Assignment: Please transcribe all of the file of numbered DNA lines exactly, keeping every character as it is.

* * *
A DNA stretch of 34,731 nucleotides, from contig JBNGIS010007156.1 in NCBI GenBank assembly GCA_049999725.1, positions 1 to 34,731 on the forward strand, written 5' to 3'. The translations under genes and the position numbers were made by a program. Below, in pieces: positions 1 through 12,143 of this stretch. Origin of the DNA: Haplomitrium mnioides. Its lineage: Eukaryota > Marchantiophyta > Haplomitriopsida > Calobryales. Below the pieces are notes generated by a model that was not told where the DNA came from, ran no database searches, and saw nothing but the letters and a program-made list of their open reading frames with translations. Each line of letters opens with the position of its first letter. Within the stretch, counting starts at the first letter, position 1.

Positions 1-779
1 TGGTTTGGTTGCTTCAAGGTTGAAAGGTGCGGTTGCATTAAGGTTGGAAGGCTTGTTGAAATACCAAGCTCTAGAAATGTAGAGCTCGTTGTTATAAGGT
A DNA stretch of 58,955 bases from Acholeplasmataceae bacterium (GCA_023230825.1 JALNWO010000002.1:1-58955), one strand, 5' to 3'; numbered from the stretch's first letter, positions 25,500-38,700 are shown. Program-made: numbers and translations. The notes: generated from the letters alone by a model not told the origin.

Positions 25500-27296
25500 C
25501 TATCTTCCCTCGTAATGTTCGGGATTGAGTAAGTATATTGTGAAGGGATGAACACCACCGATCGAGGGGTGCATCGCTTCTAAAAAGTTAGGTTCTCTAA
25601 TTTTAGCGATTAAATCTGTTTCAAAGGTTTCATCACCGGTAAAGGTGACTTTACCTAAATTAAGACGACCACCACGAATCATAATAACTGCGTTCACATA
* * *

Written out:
A DNA stretch of 34,731 nucleotides, from contig JBNGIS010007156.1 in NCBI GenBank assembly GCA_049999725.1, positions 1 to 34,731 on the forward strand, written 5' to 3'. The translations under genes and the position numbers were made by a program. Below, in pieces: positions 1 through 12,143 of this stretch. Origin of the DNA: Haplomitrium mnioides. Its lineage: Eukaryota > Marchantiophyta > Haplomitriopsida > Calobryales. Below the pieces are notes generated by a model that was not told where the DNA came from, ran no database searches, and saw nothing but the letters and a program-made list of their open reading frames with translations. Each line of letters opens with the position of its first letter. Within the stretch, counting starts at the first letter, position 1.

Positions 1-779
1 TGGTTTGGTTGCTTCAAGGTTGAAAGGTGCGGTTGCATTAAGGTTGGAAGGCTTGTTGAAATACCAAGCTCTAGAAATGTAGAGCTCGTTGTTATAAGGT
A DNA stretch of 58,955 bases from Acholeplasmataceae bacterium (GCA_023230825.1 JALNWO010000002.1:1-58955), one strand, 5' to 3'; numbered from the stretch's first letter, positions 25,500-38,700 are shown. Program-made: numbers and translations. The notes: generated from the letters alone by a model not told the origin.

Positions 25500-27296
25500 C
25501 TATCTTCCCTCGTAATGTTCGGGATTGAGTAAGTATATTGTGAAGGGATGAACACCACCGATCGAGGGGTGCATCGCTTCTAAAAAGTTAGGTTCTCTAA
25601 TTTTAGCGATTAAATCTGTTTCAAAGGTTTCATCACCGGTAAAGGTGACTTTACCTAAATTAAGACGACCACCACGAATCATAATAACTGCGTTCACATA